activate each other to then activate the MAPK family. The Ste7
family directly phosphorylates MAPKs, while many Ste20
members (MAP4K) act on Ste11 kinases. The Ste20 (MAP4K)
family is the largest of the three and is divided into many
subfamilies. Some are implicated in MAPK cascades, while
others are not and may have completely distinct functions
TK Tyrosine kinase Members of the TK group specifically phosphorylate tyrosine (19)
residues and are therefore distinct from dual specificity kinases,
which phosphorylate serine/threonine in addition to tyrosine.
TKs are cell surface receptors (RTKs) and many of the others
function close to the surface of the cell
TKL Tyrosine kinase-like Tyrosine kinase-like kinases are serine-threonine protein kinases (27)
named so because of their close sequence similarity to tyrosine
kinases. Members of this family include MLK, RAF, STKR,
LRRK, LISK, IRAK and RIPK

In the column ‘Origin of the name’ some letters are underlined and in bold as they generate the acronym of the corresponding protein kinase.
ATP, adenosine triphosphate; MAPK, mitogen-activated protein kinase.
INTERNATIONAL JOURNAL OF MOLECULAR MEDICINE 40: 271-280, 2017 275

then phosphorylates ribosomal protein S6), c-Μyc and MNK tumor cell proliferation, and has been studied extensively in
(which then phosphorylates CREB in this cascade) (59,60). Rous sarcoma virus (RSV) as the main cause of sarcoma in
MAPK is a known protein involved in a signaling pathway chickens (89-92). Its carcinogenic action is due to a mutation
activated by a cascade effect of phosphorylation events (61). of the carboxyl terminal of the molecule able to eliminate the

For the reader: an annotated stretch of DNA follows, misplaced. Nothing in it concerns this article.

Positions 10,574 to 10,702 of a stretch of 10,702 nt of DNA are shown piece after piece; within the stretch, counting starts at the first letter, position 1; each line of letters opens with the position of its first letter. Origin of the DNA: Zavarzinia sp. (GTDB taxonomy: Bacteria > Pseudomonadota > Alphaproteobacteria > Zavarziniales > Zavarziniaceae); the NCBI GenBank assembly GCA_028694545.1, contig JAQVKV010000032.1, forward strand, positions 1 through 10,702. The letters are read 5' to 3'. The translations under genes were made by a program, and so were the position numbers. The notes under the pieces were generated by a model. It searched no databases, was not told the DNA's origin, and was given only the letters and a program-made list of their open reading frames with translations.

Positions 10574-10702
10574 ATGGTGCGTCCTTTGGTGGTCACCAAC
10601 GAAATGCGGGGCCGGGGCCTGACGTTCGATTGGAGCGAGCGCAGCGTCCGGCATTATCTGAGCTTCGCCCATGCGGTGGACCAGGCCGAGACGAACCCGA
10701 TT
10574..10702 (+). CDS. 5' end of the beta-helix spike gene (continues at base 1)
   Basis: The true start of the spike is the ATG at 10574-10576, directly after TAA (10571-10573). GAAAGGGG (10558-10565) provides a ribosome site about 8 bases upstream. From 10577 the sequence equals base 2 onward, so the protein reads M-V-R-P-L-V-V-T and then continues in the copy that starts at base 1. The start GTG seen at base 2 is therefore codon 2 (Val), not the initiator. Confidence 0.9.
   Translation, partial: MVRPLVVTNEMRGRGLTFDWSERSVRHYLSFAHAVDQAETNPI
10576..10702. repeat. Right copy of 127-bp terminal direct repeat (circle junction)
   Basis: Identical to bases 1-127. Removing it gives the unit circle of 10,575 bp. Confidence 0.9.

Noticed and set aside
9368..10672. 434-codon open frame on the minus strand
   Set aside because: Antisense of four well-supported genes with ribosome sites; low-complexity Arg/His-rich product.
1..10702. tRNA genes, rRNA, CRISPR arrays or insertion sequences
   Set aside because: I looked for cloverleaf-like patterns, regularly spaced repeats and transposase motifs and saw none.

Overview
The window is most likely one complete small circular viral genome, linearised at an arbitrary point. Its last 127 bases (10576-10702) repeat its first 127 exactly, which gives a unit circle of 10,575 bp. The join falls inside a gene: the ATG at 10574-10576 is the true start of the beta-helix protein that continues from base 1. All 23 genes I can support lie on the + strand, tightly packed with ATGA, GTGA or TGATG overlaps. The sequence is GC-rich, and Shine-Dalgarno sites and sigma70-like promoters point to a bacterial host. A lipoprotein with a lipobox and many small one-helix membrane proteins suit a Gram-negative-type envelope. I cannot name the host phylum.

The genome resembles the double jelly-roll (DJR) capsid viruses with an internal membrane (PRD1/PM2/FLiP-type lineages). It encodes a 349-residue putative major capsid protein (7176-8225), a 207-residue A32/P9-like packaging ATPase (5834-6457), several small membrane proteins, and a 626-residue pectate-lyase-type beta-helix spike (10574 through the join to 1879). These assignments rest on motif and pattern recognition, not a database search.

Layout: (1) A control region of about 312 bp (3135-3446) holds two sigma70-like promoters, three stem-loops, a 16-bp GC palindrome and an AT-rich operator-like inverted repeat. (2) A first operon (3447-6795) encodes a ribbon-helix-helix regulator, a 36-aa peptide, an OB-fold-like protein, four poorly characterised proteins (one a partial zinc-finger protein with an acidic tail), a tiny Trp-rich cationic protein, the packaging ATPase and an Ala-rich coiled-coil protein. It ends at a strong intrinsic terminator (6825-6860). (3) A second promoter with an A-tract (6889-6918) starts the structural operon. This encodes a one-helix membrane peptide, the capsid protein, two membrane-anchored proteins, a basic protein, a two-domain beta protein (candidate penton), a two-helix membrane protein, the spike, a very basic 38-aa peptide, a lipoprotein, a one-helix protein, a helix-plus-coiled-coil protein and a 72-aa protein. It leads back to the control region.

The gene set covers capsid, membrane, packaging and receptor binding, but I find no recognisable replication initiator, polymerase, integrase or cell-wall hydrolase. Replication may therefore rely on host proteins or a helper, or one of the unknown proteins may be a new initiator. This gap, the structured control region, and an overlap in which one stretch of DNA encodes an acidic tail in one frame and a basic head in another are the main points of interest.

The binding of interferon-γ (IFN-γ) to its receptor induces tyrosine residue, which causes conformational changes and
phosphorylation of the Tyr-440 receptor, which promotes also an irregular unregulated autophosphorylation, leading to
the formation of a complex with the tyrosine kinase JAK1 a signal of increased growth (93,94).
and JAK2. This complex phosphorylates Stat1, leading to its Aberrations of kinases have been reported in different
dimerization and nuclear translocation, where it regulates gene types of cancer. An example is the amplification of Her2/neu
transcription (62-65). observed in tumor cells of invasive breast cancer (95,96).
Therefore, phospho-signaling networks represent the basis of Phosphorylation plays a key role even in oral cancer. In
many cellular processes. They consist mainly of protein kinases, fact, the phosphorylation of EGFR (Fig. 2) is important for
phosphatases, and their respective substrates phospho‑binding transactivation of interleukin (IL)-1β through the CXCL1 and
proteins (66) (Fig. 1). CXCR2 axis (97).
There is also a mechanism of competition for kinases and Alteration of the phosphoproteome also affects gastroin-
phosphatases at the level of protein sites to adjust the states of testinal stromal tumors (GISTs) (98,99), lung cancer (73,100),